One of CFML's biggest problems in terms of reputation and image is that it has allowed people who don't know what they're doing to build crappy apps that they don't understand. All the previous attempts to encapsulate something that was never that hard to begin with, in order to "protect" devs from themselves, have been pretty much unmitigated disasters - and have perpetuated this image of CFML devs as bumbling amateurs who don't have the skills to learn how to do stuff properly.

    cfclient continues this tradition: it "protects" CFML devs from learning asynchronous programming, from learning JS, from learning how to structure mobile applications properly. The more you explain it, the worse the feature looks.

    Really, you guys should focus on getting CF12 out as quickly as possible and junk all this cfclient stuff.
  31. Tim
    Piggybacking on what Sean said.. (And my own original comment).

    We all appreciative the better tools, and the help at doing "difficult" things. But still let us do it, don't do them for us. The thought that comes to mind "Now anyone can build a mobile app!!", sounds good, but do we really want that? Why not encourage us to learn and be better programmers, rather than lowering the bar?

    You yourself said in your post:
    "This is the question many seem to be asking. Why we could not have just created JS libraries or provide REST Services? or Why we couldn't just create server side custom tags to implement these features?"

    To my mind, and it seems others, you still haven't adequately answered these questions. Also typically if someone pushes a product, and there's a great uprising of "we don't want that", maybe it is time to reconsider. Would you rather push a product that you think is neat, or one that your customers and active users really want?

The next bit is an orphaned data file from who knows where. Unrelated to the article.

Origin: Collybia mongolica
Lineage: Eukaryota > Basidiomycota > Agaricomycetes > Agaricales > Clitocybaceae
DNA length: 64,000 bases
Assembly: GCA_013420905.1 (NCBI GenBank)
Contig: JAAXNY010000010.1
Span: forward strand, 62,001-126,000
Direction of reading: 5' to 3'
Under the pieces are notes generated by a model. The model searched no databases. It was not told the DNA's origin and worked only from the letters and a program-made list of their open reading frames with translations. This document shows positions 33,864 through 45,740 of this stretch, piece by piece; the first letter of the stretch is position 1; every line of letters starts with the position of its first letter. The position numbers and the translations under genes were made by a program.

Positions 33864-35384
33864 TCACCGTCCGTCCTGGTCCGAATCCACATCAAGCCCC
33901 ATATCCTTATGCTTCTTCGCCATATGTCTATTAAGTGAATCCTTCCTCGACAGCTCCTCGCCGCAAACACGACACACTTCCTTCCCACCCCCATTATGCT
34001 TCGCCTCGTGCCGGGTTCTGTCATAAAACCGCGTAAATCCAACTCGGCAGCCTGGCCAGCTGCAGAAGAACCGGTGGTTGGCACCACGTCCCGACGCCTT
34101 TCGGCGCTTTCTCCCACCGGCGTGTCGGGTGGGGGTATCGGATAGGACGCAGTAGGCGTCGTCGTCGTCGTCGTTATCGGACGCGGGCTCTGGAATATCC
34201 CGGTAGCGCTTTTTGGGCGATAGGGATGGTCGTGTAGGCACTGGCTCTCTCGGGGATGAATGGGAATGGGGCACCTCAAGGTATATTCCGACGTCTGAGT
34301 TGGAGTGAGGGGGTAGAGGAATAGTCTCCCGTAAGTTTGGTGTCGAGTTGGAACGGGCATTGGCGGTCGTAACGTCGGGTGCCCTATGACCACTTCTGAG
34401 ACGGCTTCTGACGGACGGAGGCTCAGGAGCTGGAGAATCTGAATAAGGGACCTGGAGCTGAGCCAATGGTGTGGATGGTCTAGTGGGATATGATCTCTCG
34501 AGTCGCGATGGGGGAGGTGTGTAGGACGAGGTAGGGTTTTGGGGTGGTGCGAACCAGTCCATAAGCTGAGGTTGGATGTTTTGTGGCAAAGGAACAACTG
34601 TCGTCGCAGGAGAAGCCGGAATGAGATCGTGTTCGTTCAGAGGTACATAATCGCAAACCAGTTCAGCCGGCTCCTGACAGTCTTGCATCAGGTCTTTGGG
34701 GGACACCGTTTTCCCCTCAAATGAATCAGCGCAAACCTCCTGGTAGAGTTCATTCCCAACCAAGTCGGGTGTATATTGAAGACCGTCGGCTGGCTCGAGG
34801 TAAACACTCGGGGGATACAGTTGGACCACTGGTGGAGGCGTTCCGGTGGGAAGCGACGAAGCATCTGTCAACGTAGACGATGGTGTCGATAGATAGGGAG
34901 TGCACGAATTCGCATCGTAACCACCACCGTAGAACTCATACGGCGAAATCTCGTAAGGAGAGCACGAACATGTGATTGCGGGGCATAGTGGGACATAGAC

I have yet to see anyone on the "<cfclient> is the best ever" side of the argument. So why not at least table it for CF 12, re-poll your customer base to see how badly they want it, and in what form? Then it'll save you the time of developing the rest of something that potentially no one really wants, and give the impression you're really listening to your community. Only cost there is you have to remove the "Does Mobile Apps" bullet from your pamphlet.
  32. Cage
    Though I'd save final judgment until I see <cfclient> in action, I have to agree with Doug, Sean and Tim re: fixing current issues and making existing features rock solid. It seems as there are many "cool" features of CF but they only get you 80% of the way there and then one ends up spending many, many hours trying to complete that last 20%.

    A couple of examples of issues I've encountered in last few weeks which I think many mobile and web developers also encounter:

    1. REST services
    -> The CF version sounds easy but it's been a nightmare to debug. Any issue in the service results in 500 error and I have to write every other line to a log file to figure out which line caused error. Maybe I'm not doing it right but CF should point out an easier way.
    -> Why do I have to serializeJSON/deserializeJSON when dealing with REST services? And then do the opposite if I want to use the same CFC as REST vs normal remote call?